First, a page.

According to polls conducted after the close of Sunday's first round, Francois Hollande will beat Sarkozy in the May 6 second-round with about 53 to 56 percent of the vote.
PARIS (EJP)---Extreme-rightist candidate Marine Le Pen threw France's presidential election wide open on Sunday by scoring nearly 20 percent in the first round. The votes may determine the runoff between Socialist favourite Francois Hollande and incumbent President Nicolas Sarkozy.
Hollande won the first round with 28.46 percent of the vote to 27.06 percent for Sarkozy - with 95 percent of the votes counted . The two will meet in a head-to-head decider on May 6.
But Le Pen's record score of 18,23 percent was the sensation of the night, beating her father's 2002 result and outpolling Jean-Luc Melenchon, head of a leftist group, in fourth place on 11 percent. Centrist Francois Bayrou finished fifth on around 9 percent.
According to polls conducted after the close of Sunday's first round, Hollande will beat Sarkozy in the May 6 second-round with about 53 to 56 percent of the vote.
It is now crucial for both to win over voters from eliminated candidates.
According to pollsters Ipsos, as much 60 percent of Le Pen's supporters would vote for Sarkozy in the second round, while Ifop-Fiducial found only 48 percent would.
Most voters for Jean-Luc Melenchon are set to back Hollande, as well as those who voted for the ecologist candidate Eva Joly.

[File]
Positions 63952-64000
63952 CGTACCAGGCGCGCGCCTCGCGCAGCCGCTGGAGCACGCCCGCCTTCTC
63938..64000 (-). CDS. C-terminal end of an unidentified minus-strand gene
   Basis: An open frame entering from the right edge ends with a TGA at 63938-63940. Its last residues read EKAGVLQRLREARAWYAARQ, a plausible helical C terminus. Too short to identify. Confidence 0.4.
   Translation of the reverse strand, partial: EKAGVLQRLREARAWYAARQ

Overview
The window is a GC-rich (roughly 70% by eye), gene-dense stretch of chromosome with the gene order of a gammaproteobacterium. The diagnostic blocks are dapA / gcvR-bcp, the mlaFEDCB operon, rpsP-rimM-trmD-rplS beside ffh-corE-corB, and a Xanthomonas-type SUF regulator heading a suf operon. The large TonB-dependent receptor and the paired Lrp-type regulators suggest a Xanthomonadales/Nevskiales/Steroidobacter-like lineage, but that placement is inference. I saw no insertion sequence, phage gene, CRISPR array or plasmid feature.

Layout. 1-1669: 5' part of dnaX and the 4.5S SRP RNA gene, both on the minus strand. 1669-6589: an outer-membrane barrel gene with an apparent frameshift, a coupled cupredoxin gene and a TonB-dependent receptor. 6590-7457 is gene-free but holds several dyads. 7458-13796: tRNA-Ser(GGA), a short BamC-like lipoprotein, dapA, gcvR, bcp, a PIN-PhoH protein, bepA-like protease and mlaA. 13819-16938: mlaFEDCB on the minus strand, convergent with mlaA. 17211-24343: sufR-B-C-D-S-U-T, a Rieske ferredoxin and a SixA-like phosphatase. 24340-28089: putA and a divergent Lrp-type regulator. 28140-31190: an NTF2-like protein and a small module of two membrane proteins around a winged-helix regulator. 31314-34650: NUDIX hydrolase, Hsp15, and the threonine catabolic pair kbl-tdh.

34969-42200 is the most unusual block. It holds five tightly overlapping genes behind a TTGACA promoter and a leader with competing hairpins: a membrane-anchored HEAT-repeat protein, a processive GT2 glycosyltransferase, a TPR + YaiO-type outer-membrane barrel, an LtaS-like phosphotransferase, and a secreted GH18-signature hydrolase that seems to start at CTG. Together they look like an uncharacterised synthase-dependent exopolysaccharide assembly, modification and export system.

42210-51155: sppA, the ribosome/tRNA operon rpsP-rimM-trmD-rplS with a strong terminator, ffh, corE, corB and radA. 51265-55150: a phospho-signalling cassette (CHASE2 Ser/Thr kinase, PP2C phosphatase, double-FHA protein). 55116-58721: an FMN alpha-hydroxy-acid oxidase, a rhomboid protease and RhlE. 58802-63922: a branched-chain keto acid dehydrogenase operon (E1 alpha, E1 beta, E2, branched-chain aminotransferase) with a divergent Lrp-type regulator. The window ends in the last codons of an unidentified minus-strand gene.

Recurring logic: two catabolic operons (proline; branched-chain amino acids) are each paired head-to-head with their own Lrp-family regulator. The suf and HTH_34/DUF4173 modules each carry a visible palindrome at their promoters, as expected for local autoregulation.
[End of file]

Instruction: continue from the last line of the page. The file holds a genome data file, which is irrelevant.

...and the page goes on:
People who backed centrist Francois Bayrou, who came in fifth with 9.2 percent, had a slight preference for Sarkozy over Hollande, according to the Ifop and BVA polls.
However, the CSA poll found that 40 percent of Bayrou's voters would back Hollande in the runoff and only 25 percent would vote for Sarkozy.
The first-round results leave Sarkozy in the tricky position of having to conduct a campaign aimed at winning over voters on the far-right and in the centre who could be tempted by Hollande.
“I am the candidate of unity, and that unity needs to be strong,” Francois Hollande said in a speech Sunday night at his campaign headquarters in the central city of Tulles.
France’s Socialists are hoping to return to the Elysée Palace for the first time in almost two decades.
While Hollande's supporters were contemplating overall victory, and the president's camp were breathing a sigh of relief, the National Front was throwing the biggest party of the night.
“The battle for France has only just begun… nothing will be as before,” Marine Le Pen told ecstatic supporters in her usually combative style. Her near-20% support was a historic high for her anti-immigration National Front party, even if it did not buy her a ticket into the second round.
And ministers of Sarkozy said Sunday’s results proved that opinion polls could not be trusted and that the field remained open for the president. “Nothing is certain,” said French Foreign Minister Alain Juppe after results.